We made it to Barcelona (barely) from Madrid and made our way to our first hostel.  It turned out that we were all put together for our first rooming assignment. I didn’t expect to spend much time with them, but I was really glad that they seemed like people who probably wouldn’t kill me in my sleep.  Clearly I’m a very good judge of character because they didn’t! We ended up spending the majority of the trip together and I am so very glad because they took a good trip and made it great. I was continually amazed at how well these three people who had known each other the majority of their lives managed to continually make me feel so included. They taught me a lot over the course of our 12 days together.

1.) Despite what I thought, I really can stand being with the same people for more than a few days.

2.) Patience (see previous blog post). People who use the snooze button aren’t actually the worst kind of people, but you can’t change people who are snooze button people. (Seriously, I’m so anti-snooze button that I could dedicate a whole blog post to why it shouldn’t exist. Set your alarm for the latest possible time you need to get up and then get your booty out of bed.) Sometimes wandering around because people can’t made a decision will lead you to a delicious tapas restaurant, a Pride event in Barcelona, or an unexpected sight.

3.) It is good the be independent and able to go out into the world on your own, but sometimes it is more fun with good people around you.

4.) It really is possible to make friends as an adult.

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Things Spain taught me to appreciate:

1.) A giant to-go cup of black coffee. (A woman actually laughed at me in a cafe when I asked her about a to-go cup.)

2.) Air-conditioning

3.) Regular sleep schedules

4.) All you can drink tap water at restaurants

5.) Beverages with ice in them

6.) Showers that last longer than 17 seconds and bathroom lights that don’t shut off every 5 seconds

While in Spain, I spent time in Barcelona, Madrid, Granada, Seville, and Costa del Sol. People always want to know what my favorite place was, and I really think that is like asking someone to choose their favorite child. It’s impossible. Each place offered something new and had its own unique experiences. Now if I had to choose a favorite experience, it would have to be one that had very little do with Spain and lots to do with the world.

My favorite thing about traveling is learning about people and discovering how I fit into this big world. I stopped at a cafe to grab a snack and some WiFi. A stranger struck up a conversation with me about how hard it is to find someone to have an English conversation with and a good, large cup of black coffee in Spain (love you Spain, but learn a thing or two about coffee from America). I soon learned he was a Muslim Indian Professor of International Politics from London, visiting Seville as a way to get away from the turmoil in the UK for a bit. We talked teaching, religion, family, food, Trump (FYI the world is watching in fear about what will happen in November), sports, and our views of the world. Sometimes our lives overlap with someone else’s for only a few hours, but they can change the way you see the world forever.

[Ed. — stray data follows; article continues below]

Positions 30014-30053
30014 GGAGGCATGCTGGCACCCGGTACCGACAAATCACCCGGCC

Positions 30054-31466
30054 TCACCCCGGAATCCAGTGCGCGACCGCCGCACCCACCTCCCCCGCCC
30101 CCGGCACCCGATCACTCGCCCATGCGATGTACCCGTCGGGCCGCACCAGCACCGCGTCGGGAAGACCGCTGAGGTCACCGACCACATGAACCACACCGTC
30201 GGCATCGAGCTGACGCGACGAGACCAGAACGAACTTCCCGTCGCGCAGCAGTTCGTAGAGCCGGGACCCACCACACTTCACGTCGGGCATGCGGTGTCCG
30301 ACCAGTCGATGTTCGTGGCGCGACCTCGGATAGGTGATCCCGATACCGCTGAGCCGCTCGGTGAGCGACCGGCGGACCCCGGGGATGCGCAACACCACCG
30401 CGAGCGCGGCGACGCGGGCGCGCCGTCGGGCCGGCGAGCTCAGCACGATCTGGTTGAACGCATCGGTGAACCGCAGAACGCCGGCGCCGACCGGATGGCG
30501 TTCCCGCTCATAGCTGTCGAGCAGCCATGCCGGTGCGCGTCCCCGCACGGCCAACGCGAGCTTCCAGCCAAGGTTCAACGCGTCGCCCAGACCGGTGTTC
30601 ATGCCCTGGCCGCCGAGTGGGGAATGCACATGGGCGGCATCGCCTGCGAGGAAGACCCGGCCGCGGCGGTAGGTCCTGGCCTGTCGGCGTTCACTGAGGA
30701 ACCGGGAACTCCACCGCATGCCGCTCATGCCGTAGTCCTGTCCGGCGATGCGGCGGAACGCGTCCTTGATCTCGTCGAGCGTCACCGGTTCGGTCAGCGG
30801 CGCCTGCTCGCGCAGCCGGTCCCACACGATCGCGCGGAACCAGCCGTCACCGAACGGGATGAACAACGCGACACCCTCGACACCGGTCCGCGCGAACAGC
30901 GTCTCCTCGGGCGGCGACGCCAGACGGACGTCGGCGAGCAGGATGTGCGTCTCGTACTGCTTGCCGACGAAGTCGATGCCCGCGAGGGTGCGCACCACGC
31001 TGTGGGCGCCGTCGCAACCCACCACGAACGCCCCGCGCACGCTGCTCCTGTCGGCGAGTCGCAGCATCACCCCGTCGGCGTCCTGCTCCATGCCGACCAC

If I could give people one piece of advice, it would be to buy a plane ticket, go somewhere where you don’t know anyone, and bask in how truly insignificant you are to the world. This sounds brutal but it is actually quite wonderful. It is one heck of a way to learn about who you are and how you fit into this big world. It demagnifies the day-to-day struggles that we feel weighing us down. You see yourself and the world differently. We are members of a global community and it is important that we always remember that, especially in today’s world.

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Me basking in my insignificance in Granada

I started dreaming about Spain the second the wheels of my plane touched down upon returning from Paris a few years ago. The thing about the travel bug is there really is no cure. The more of the world you see, the more you want to see. So where will I bask in my insignificance next? In addition to wanting to see more of the good ol’ US of A, I’m thinking New Zealand. Stay tuned!